Treasure House #42

The Treasure House stands on its original site on Arthur Kill Road at the foot of Richmond Road, across Richmond Creek from the Church of St. Andrew. The house is an example of early American architecture that arose from European traditions transplanted to the New World. It is a two story structure with a first story built of stone and a second story built of wood with clapboard. A platform porch and staircase which once led to the main entry door on the second floor were removed by Historic Richmond Town after repeated vehicular accident damage.

The Treasure House takes its name from the tradition that a cache of gold coins was found hidden in the walls about 1860. The coins were said to have been placed there by British soldiers during the Revolutionary War. Supposedly, more of the gold was found in 1921 by a later owner of the building. These stories are based on oral tradition and have not been documented.

The earliest part of the house was built ca. 1700 by Samuel Grasset, a tanner (a person who makes leather from hides), who lived there with his wife Martha and operated a tannery and tanning mill until 1703. 

The building served various residential and commercial functions during the 18th century, such as dwelling and cordwainer's (shoemaker's) shop of Stephen Wood and his family. By 1788, shortly after the American Revolution, the house was owned by Lawrence Hillyer, a well-known Staten Island carpenter and builder. Hillyer was authorized by the Richmond County Board of Supervisors to establish a courtroom in Richmond to replace the First County Courthouse, which was destroyed by the British in 1777. To accomplish this he built an extension on the north end of his house and added outside stairs to the large upstairs room in the original part of the house. Court sessions are believed to have been held in that upstairs room until the Second County Courthouse was completed in 1793-1794.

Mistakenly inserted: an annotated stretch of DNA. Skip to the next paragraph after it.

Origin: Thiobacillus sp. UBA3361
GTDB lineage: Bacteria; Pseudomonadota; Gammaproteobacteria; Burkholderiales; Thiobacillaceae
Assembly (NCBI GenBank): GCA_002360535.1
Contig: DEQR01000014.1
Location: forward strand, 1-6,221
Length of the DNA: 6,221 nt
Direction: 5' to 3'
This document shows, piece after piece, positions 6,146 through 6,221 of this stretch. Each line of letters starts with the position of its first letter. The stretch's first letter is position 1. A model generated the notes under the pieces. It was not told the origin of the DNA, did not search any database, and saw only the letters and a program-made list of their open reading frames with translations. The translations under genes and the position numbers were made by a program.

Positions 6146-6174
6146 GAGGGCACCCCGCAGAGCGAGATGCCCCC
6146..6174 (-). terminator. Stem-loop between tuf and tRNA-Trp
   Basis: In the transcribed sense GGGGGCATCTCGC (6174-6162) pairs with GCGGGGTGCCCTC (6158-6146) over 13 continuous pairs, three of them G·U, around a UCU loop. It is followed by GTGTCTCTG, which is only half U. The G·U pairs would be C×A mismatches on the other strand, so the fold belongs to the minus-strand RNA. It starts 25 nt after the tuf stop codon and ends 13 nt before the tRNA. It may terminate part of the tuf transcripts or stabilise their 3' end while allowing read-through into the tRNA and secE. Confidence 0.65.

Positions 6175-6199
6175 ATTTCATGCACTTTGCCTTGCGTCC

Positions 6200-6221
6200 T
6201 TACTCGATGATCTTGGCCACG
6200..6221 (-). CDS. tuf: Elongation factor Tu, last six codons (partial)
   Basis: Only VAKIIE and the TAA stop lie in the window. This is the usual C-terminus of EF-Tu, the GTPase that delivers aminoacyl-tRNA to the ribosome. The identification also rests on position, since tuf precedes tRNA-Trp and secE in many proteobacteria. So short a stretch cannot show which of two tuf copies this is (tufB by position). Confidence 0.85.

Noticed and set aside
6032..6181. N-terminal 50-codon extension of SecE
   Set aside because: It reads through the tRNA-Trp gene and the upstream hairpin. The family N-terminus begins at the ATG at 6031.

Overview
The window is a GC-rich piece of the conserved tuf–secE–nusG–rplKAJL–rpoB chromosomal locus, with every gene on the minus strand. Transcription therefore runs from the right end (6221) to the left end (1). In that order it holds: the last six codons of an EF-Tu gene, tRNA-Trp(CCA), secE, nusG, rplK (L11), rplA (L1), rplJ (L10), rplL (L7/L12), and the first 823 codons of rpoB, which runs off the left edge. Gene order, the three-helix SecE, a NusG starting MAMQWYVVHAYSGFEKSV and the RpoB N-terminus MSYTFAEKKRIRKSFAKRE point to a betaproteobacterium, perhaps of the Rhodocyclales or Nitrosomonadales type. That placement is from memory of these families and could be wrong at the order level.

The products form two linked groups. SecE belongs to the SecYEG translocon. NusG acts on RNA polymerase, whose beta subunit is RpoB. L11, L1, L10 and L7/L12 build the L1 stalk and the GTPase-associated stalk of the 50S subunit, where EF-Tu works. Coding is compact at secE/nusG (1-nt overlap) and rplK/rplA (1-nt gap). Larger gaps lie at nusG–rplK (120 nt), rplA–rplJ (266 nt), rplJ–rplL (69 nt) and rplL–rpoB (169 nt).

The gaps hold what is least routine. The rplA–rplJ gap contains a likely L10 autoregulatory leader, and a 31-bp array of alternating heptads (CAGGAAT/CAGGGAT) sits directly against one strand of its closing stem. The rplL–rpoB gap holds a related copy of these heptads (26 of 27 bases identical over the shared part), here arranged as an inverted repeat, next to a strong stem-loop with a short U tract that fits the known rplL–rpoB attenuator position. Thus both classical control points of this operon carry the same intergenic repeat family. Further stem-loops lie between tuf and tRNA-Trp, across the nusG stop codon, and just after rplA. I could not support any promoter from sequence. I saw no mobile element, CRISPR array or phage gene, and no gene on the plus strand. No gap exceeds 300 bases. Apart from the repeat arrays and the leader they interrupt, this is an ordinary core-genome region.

By 1798 the Treasure House was owned by James Stoutenberg and his family, who may have used the house as an inn. In the 1800s, the house had several owners and occupants. Abraham Auten, a saddler who also served as sheriff, may have used the building as a boarding house for county workers. Members of the Homan and Holtermann families engaged in commercial baking on the premises. (Today, Holtermann's Bakery is still in operation, less than a mile away on Arthur Kill Road.)

In 1924, Bertha and Willett Leslie Conner leased the house and operated a real estate office, hardware store, post office, and other commercial businesses. After 1936, Jay Writter used the building as his home and antique shop. Mr. Writter was the last residential occupant. In 1951 the building was acquired by the Staten Island Historical Society, and restoration work began in the 1960s.

The house was designated an official New York City landmark in 1969. The building is awaiting restoration and is not open to the public.

Sarah Hermann